Desert Rose

Romance in Blake’s Folly (Book 1)

by J. Arlene Culiner

A secret life is the best protection against love…

Men love Rose Badger, and if the other inhabitants of dead-end Blake’s Folly, Nevada, don’t approve, she couldn’t care less. With a disastrous marriage far behind her, settling down is the last thing she intends to do. Isn’t life for fun? Doesn’t a stable relationship always mean predictability and boredom? Well… perhaps things might be different with Jonah Livingstone, but he is off limits for anything other than friendship. Even though he’s started a slow burning fire inside her, he’s still entangled in a complicated past relationship. And Rose has another secret life—one that she’ll never give up for any man.

The last person geologist Jonah Livingstone expected to meet in a semi-ghost town is Rose Badger. She’s easy-going, delightfully spontaneous, and Jonah is certain their attraction is mutual. But Rose is always surrounded by a crowd of admirers and doesn’t seem inclined to choose a favorite. Though Jonah has also suffered a failed marriage, he can’t help being drawn to Rose—and he dares to hope she may feel the same for him. But is Jonah too independent to settle into a permanent relationship again? He’s leading his own very private life, as well…and secrets are an excellent protection against love. Will he do what it takes to hold on to his DESERT ROSE?

Genre: Contemporary Romance, Small Town Romance

Length: Novel

Excerpt:

Rose looked up. “You pass by Blake’s Folly from time to time? Whatever for? This is the end of the world.”

          “The world has several ends, and I work in all of them. I’m a geologist.”

            “Ah, I see. Well, that explains it.”

            “That explains some of it,” he said, taking her in from head to toe with undisguised curiosity. “If this place is the end of the world, how did you get here?”

            “The easiest way possible. I was born here.” Rose glanced out of the window at the early evening light touching up a bleak, empty landscape that would never interest a city slicker; at the gentle snowflakes drifting lazily, as though they had no intention of ever reaching the ground.

            “And you stayed?”

            He was looking even more curious now — if that were possible. She couldn’t blame him. “I did leave Blake’s Folly when I was young. I stayed away for years and was absolutely certain I’d never return, that this place was the absolute pits. It’s funny: there’s nothing going on here. The greatest social event of the year is the Blake’s Folly Get-Together — and that’s just bad music, awkward dancing, and gossip mongering. There’s no cinema within reasonable distance, no shopping outside of Reno — and that’s a very long, boring drive away. Yet, this place has a strange pulling power. So I came back, decided to settle.”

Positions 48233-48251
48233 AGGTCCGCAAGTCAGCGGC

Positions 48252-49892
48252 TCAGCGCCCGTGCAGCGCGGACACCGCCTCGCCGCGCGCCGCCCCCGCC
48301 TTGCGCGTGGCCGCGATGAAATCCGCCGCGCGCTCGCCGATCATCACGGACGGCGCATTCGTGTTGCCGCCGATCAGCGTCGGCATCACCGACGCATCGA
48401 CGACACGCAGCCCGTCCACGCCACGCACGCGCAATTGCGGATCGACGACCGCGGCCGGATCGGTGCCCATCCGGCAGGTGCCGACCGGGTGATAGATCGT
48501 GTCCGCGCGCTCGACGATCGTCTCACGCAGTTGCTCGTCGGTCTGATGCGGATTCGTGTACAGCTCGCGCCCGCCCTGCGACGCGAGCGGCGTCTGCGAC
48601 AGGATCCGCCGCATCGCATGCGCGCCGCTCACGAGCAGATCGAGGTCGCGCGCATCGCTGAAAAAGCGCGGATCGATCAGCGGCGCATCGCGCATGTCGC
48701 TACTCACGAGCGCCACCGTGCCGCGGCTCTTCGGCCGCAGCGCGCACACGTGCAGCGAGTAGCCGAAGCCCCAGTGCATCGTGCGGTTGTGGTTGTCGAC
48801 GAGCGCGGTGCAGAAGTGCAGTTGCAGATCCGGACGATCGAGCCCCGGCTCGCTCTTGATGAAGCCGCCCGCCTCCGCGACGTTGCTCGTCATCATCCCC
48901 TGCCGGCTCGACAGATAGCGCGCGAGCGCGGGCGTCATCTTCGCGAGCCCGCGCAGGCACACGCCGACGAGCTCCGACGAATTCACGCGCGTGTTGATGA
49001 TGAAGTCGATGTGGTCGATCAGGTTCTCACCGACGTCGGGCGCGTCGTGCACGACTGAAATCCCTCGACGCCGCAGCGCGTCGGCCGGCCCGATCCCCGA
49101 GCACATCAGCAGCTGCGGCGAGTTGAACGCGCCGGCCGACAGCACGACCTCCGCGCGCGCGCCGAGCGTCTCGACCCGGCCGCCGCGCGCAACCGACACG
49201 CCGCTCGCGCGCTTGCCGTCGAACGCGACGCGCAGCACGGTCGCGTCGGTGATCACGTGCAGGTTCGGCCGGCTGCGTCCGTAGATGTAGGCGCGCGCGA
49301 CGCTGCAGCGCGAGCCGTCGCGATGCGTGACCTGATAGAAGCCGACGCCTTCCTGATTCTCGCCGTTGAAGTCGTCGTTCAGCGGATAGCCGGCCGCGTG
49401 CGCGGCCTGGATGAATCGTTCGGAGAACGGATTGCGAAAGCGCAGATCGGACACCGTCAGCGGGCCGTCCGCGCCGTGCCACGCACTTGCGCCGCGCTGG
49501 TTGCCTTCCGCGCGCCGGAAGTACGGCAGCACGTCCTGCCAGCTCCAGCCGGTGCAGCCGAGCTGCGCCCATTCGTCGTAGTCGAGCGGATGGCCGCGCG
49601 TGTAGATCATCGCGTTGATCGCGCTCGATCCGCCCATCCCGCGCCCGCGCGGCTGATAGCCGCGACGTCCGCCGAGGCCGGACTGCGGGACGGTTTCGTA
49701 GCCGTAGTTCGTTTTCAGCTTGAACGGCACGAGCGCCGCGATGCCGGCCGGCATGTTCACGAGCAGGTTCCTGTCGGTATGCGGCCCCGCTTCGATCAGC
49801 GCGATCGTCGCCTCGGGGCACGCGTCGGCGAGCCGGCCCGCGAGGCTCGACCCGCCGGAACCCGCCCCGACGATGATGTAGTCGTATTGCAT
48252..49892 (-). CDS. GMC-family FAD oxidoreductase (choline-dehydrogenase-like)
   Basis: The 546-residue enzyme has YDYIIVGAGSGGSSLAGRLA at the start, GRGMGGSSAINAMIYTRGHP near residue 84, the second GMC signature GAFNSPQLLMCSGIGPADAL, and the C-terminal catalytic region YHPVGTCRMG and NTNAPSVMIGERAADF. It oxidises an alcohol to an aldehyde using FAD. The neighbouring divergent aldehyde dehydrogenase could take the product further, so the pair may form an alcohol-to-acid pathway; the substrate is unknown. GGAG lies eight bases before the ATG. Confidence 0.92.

“Your husband is from Blake’s Folly too?”

            Rose’s eyes flicked back to his. Ah ha. So, he was interested and checking out the territory. “No husband.”

            He looked surprised. “An unmarried woman in such an out-of-the-way place?”

            What was he asking? If she was lonely? Desperate for male company?

            Rose laughed outright. “Oh, there are plenty of men around, believe me.” There were. They were out on the ranches, or climbing over the hills, or looking for gold, or photographing, or pounding along the history trail, or doing research, or taking care of animals, or looking for fossils, or stopping at the Mizpah Hotel and Restaurant for a drink, a chat, a meal, and a little human warmth out here on the lonely flatland.

            He took the little gift-wrapped packet she held out, slipped it into the pocket of his leather jacket. Turned, looked out at the night, but didn’t move towards the door. Rose watched him, wondered why he was hesitating. Because he wanted to stay? Talk to her? Get to know her? Because he too acknowledged the buzz that was still hovering in the air around them, and he wanted to explore it, see where it would go?

            Then he shook his head, turned back to her, the smile still playing softly around his lips.

            “Well, I’d better be on my way. Looks like the snow isn’t letting up.” His eyes held hers. Warm eyes. Intimate eyes. Eyes that, in certain circumstances, could create havoc with a woman’s senses. “Until next time, Rose.”

            “See you then.”

            He stepped out into the night, half-turned, just briefly, his hand raised in a half-wave, half-salute. Then, vanished into the falling snow and dusky evening.

Rose shrugged. Next time, he’d said? What sort of next time? This was Blake’s Folly. People always said they’d be back, but they rarely were. Why return to a pile of clapboard shacks and abandoned trailers? This was nowhere. This was the end of the line, socially speaking. This was a has-been. This was home.

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About The Author

Writer, photographer, social critical artist, musician, and occasional actress, J. Arlene Culiner, was born in New York and raised in Toronto. She has crossed much of Europe on foot, has lived in a Hungarian mud house, a Bavarian castle, a Turkish cave dwelling, on a Dutch canal, and in a haunted house on the English moors. She now resides in a 400-year-old former inn in a French village of no interest where, much to local dismay, she protects all creatures, particularly spiders and snakes. She enjoys incorporating into short stories, mysteries, narrative non-fiction, and romances, her experiences in out-of-the-way communities, and her conversations with very strange characters.

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